FORT HOOD, Texas - Members of the Army Science Board-an advisory panel of experts from various military, technical and scientific backgrounds-met with senior leadership from the 1st Brigade Combat Team, 1st Cavalry Division here Feb. 27 in a series of meetings to discuss lessons learned from the brigade's recent deployment, Operation Iraqi Freedom Rotation 06-08.

The brigade returned from Iraq in January.

According to Maj. John Garcia, information operations officer for the Ironhorse Brigade, the Army Science Board is made up of unpaid volunteers and is led by members who were formerly affiliated with the military to include a few retired Army generals.

"(The advisory board) helps to better improve operations in Iraq by assisting Army components, such as brigades, in planning future operations," said Garcia.

Through studies of operations, the board examines how well and to what effect brigades utilize such things as their computer software tools for information sharing, intelligence and other technical aspects of combat operations. They also examine how well brigades and other echelons use joint capabilities to achieve their mission.

The board talks to senior leaders about what challenges Soldiers face when using certain tools such as new software, what worked well and if the equipment worked as it was intended.

During their meeting, Army Science Board members also examined how well the brigade brought the diplomatic, information, military and economic (DIME) elements of national power to bear against the enemy.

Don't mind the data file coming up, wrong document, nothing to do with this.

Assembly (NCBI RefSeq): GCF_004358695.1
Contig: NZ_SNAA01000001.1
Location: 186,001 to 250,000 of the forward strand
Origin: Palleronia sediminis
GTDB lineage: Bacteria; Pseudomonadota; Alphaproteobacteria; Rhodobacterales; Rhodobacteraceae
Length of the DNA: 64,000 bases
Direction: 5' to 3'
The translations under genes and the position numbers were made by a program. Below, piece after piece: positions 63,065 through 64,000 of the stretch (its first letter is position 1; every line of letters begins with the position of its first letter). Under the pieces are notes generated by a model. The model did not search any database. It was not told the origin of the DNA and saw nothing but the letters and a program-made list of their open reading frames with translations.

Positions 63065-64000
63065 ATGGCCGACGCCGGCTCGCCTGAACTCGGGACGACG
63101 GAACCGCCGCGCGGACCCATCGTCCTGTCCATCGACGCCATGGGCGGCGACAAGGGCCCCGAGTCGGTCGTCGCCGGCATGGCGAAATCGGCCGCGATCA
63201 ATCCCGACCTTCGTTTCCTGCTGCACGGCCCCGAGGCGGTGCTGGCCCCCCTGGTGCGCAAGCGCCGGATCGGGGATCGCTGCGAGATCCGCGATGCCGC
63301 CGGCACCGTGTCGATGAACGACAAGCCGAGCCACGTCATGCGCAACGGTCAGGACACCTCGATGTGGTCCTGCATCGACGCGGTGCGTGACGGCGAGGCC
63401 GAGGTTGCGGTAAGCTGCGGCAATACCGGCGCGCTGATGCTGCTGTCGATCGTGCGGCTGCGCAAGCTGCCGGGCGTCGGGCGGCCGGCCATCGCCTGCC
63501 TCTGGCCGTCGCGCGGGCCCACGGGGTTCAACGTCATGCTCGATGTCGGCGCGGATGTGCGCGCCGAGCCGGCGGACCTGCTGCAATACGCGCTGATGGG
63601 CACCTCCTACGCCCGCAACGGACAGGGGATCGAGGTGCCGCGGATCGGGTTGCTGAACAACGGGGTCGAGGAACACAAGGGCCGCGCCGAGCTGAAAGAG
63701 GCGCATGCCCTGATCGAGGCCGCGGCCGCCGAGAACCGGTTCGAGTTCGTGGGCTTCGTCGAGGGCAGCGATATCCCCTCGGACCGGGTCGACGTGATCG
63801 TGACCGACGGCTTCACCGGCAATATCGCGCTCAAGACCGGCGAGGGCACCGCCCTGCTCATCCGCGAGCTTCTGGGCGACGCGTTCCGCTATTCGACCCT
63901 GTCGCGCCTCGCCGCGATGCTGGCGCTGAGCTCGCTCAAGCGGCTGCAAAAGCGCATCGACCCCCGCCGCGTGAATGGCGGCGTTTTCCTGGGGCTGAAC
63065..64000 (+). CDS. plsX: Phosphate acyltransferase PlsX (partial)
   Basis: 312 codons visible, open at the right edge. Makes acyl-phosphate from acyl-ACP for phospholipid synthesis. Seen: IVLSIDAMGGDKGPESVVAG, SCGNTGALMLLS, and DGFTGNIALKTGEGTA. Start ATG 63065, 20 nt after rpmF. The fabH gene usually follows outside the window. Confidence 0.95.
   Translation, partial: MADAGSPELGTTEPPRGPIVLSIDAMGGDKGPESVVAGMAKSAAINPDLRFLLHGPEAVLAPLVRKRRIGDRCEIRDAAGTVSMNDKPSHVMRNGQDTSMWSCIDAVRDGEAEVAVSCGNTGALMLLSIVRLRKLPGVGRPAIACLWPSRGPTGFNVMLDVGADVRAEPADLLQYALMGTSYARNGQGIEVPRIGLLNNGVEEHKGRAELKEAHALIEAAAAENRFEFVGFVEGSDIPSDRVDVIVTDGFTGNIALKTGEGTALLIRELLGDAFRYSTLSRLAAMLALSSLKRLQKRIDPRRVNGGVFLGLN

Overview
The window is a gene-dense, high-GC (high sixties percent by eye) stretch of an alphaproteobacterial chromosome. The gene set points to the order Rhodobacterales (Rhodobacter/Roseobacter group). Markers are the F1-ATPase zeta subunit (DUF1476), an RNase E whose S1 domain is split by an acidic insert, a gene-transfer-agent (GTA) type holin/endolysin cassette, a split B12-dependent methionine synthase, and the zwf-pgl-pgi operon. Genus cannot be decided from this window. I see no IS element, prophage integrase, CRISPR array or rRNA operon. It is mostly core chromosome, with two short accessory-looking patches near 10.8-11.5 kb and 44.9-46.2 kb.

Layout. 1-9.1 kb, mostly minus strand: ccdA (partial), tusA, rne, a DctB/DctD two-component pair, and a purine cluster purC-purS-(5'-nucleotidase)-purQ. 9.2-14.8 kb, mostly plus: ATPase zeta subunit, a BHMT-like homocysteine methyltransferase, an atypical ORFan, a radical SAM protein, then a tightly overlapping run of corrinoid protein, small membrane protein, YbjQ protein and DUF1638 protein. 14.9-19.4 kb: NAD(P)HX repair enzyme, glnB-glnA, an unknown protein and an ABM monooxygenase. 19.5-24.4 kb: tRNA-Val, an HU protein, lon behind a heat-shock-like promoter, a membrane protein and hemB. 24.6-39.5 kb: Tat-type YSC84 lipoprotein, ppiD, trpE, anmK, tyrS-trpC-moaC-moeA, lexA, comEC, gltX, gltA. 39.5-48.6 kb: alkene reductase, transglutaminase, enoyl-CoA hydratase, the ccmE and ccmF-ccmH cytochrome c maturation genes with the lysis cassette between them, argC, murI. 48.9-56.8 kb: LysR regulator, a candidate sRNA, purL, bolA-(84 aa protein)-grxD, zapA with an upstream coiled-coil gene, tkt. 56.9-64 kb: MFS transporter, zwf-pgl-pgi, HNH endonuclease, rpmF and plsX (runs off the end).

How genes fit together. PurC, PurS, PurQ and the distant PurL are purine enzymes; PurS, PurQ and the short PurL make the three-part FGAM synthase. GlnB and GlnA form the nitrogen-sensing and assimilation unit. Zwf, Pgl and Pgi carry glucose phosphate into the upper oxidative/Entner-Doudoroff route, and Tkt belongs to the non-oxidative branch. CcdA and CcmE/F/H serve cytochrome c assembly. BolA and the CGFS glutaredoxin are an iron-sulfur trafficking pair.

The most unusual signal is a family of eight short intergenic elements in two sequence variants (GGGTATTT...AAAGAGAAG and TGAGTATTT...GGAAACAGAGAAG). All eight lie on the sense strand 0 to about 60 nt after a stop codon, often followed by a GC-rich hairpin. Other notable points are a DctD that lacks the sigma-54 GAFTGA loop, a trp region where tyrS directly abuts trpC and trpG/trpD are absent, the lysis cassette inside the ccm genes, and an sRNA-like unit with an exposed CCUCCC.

"They have a keen ear and work exclusively with a lot of senior Department of Defense Officials-they have a lot of interaction with people like the Vice Chief of Staff of the Army, Gen. Richard Cody," said Hendersonville, N.C. native Maj. Scott Kirkpatrick, an Ironhorse Brigade operations planner. "They will take all their input and lessons learned from the study, consolidate it and then present it to Gen. (Richard) Cody."

In their studies of deployments, the Army Science Board examines a deployment from the very beginning to include pre-deployment training to the end of the rotation.

"They might make recommendations saying that we may need more training in some areas or suggestions of more organization in other areas so that we can have success in future operations downrange," Kirkpatrick added.

Along with hearing from the Ironhorse Brigade senior leadership, board members also received input from the brigade's battalion commanders, company commanders and some platoon sergeants.

Those who attended the meeting said it was a worthwhile experience that will definitely help to improve future deployments to Iraq.

"The meetings went very well and there was good productive interaction between the board and the members of the brigade staff," said Kirkpatrick. "Some of the most important comments came from company commanders and the platoon sergeants who made a lot of impact with some meaningful comments."

"It was a great opportunity for everyone to relay their experiences," said Maj. John Garcia, the 1st BCT's information operations officer. "The Army Science Board members are very well in tune with what's going on in the Army and their feedback and recommendations will prove invaluable for future operations."